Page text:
Learn about SB21-182, a bill aimed at addressing disproportionate discipline and disrupting the school-to-prison pipeline in Colorado.
During the 2018 – 19 school year in Colorado Black students were 3.2 times more likely, and Hispanic students were 1.7 times more likely to be suspended than their white peers. Previously, more than 4,000 students across Colorado were cited for or arrested for a non-violent misdemeanor on school property. Students who are suspended or ticketed at school are more likely to repeat a grade or drop out than students who were not, as well as more likely to end up in the juvenile justice system – often called the “school-to-prison pipeline.”
Research has demonstrated that Black and Hispanic students are often punished more harshly for the same infractions than their white counterparts – demonstrating the role of racial bias in the school discipline system.
A Policy Solution
SB21-182 School Discipline, sponsored by Senator Janet Buckner and Representative Leslie Herod addresses disproportionate disciplinary practices and aims to disrupt and end the school to prison pipeline, which:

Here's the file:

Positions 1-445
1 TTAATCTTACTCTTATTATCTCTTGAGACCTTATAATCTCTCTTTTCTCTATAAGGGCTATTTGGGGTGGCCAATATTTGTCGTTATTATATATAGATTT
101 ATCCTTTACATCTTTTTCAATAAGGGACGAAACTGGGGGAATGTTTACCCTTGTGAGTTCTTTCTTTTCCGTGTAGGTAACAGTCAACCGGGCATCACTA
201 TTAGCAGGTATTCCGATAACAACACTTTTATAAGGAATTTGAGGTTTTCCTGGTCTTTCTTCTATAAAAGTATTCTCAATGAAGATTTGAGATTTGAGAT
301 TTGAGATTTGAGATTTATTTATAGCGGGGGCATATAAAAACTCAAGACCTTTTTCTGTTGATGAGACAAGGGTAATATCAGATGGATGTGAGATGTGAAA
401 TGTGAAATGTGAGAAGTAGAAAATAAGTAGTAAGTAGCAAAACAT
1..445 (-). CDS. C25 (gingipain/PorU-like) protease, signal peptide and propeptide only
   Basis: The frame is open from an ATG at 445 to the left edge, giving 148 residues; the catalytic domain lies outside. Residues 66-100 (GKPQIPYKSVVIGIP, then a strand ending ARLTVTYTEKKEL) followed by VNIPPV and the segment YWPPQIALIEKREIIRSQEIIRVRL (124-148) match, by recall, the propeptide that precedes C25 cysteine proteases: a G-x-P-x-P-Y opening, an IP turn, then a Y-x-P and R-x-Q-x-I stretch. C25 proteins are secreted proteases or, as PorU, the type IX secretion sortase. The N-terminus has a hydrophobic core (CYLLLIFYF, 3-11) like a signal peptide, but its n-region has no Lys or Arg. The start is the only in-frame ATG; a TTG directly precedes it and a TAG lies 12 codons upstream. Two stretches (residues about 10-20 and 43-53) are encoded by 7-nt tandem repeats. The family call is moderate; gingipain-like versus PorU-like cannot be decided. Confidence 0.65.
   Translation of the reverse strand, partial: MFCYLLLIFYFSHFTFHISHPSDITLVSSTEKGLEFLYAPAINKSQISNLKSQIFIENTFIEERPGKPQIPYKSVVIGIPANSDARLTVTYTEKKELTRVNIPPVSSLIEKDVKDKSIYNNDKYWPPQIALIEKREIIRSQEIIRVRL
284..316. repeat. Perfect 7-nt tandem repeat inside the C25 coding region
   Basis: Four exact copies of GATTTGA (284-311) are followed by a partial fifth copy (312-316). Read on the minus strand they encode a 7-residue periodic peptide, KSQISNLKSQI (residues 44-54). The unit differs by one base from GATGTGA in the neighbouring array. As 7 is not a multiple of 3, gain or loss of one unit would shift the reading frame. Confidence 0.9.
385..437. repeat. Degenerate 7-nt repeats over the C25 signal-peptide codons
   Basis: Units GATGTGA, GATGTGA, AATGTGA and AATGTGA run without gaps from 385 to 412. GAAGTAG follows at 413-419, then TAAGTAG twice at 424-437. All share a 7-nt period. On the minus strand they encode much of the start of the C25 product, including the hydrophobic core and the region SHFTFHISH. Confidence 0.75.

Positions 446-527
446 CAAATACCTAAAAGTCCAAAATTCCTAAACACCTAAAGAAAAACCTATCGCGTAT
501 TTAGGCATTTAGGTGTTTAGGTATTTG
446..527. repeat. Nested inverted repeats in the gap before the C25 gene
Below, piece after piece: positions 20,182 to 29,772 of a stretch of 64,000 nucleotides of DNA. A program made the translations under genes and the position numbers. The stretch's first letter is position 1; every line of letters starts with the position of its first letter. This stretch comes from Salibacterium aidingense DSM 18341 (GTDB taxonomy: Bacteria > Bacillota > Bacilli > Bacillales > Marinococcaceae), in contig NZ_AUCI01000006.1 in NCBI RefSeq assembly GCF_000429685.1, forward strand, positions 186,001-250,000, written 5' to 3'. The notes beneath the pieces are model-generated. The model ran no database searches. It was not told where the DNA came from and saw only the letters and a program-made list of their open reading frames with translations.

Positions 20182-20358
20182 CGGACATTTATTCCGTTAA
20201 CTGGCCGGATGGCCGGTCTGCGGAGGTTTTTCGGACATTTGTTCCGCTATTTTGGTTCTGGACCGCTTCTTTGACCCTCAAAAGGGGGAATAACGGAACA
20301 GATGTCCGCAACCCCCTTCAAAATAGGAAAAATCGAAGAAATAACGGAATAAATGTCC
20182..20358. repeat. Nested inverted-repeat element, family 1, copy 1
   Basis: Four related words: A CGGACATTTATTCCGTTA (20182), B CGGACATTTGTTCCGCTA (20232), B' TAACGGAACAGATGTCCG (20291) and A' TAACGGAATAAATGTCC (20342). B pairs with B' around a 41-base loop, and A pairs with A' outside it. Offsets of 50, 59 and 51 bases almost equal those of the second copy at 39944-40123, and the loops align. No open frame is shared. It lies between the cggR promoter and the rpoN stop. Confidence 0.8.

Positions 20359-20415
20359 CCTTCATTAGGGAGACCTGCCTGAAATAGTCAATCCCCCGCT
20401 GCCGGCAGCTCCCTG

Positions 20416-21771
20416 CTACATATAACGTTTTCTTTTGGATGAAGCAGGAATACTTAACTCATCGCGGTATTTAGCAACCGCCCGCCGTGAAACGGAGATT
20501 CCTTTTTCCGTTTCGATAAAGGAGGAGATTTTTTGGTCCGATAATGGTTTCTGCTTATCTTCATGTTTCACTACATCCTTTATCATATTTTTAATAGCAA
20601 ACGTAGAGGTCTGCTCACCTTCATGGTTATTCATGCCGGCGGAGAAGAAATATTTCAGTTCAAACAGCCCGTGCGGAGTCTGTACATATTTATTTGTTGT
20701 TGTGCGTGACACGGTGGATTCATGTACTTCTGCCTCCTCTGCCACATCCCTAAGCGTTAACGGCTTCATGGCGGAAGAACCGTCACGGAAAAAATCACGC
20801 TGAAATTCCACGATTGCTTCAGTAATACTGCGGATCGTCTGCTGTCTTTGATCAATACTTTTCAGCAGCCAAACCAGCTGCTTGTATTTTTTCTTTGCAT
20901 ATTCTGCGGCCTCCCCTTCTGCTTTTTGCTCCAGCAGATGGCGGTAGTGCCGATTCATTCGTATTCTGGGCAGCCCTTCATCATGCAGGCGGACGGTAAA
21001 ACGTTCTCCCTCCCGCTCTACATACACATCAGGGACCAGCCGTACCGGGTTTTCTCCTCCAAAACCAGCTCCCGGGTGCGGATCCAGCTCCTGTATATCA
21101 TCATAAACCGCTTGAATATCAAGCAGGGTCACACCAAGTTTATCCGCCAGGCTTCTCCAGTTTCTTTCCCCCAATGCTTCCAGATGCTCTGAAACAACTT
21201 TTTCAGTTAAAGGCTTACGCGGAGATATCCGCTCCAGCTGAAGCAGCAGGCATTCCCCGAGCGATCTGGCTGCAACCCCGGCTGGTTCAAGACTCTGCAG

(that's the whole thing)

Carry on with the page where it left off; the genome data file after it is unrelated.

- Ends the use of handcuffs in elementary schools.
- Requires improved discipline reporting, encourages developmentally appropriate discipline methods, and requires schools to address disproportionate discipline.
- Decreases the use of ticketing and interaction with law enforcement as methods of student discipline
- Requires a higher standard for suspensions and ensures suspension only occurs when other options are exhausted.
- Shifts much needed resources towards restorative justice practices through the Expelled and At-Risk Student Services (EARSS) grant.
- Strengthens the standards for School Resource Officer selection and requires an evaluation of performance.
In Their Words
“I am so glad to see this bill come to reality because growing up I saw the way the school-to-prison pipeline affected my siblings. I knew if my brothers would of had the education they deserved their lives would have been completely different." - Natalie Perez, Parent Leaders and Stand Parent Advocacy Fellow